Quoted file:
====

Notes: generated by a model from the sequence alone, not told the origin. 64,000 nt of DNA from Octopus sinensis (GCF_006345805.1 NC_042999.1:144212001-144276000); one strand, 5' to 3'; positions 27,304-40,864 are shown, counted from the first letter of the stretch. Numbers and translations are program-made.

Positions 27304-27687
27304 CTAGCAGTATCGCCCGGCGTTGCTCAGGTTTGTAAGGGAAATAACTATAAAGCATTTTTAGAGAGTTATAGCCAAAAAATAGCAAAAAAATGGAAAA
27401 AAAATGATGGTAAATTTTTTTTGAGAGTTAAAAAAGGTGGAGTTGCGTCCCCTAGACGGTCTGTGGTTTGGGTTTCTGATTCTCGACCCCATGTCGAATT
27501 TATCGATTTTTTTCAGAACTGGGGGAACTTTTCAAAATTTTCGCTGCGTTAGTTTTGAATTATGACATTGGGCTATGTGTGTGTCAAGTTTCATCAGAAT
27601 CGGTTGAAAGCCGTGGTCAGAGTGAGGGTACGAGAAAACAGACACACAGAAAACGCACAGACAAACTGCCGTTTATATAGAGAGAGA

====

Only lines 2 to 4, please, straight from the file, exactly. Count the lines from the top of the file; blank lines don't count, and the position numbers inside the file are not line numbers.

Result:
Positions 27304-27687
27304 CTAGCAGTATCGCCCGGCGTTGCTCAGGTTTGTAAGGGAAATAACTATAAAGCATTTTTAGAGAGTTATAGCCAAAAAATAGCAAAAAAATGGAAAA
27401 AAAATGATGGTAAATTTTTTTTGAGAGTTAAAAAAGGTGGAGTTGCGTCCCCTAGACGGTCTGTGGTTTGGGTTTCTGATTCTCGACCCCATGTCGAATT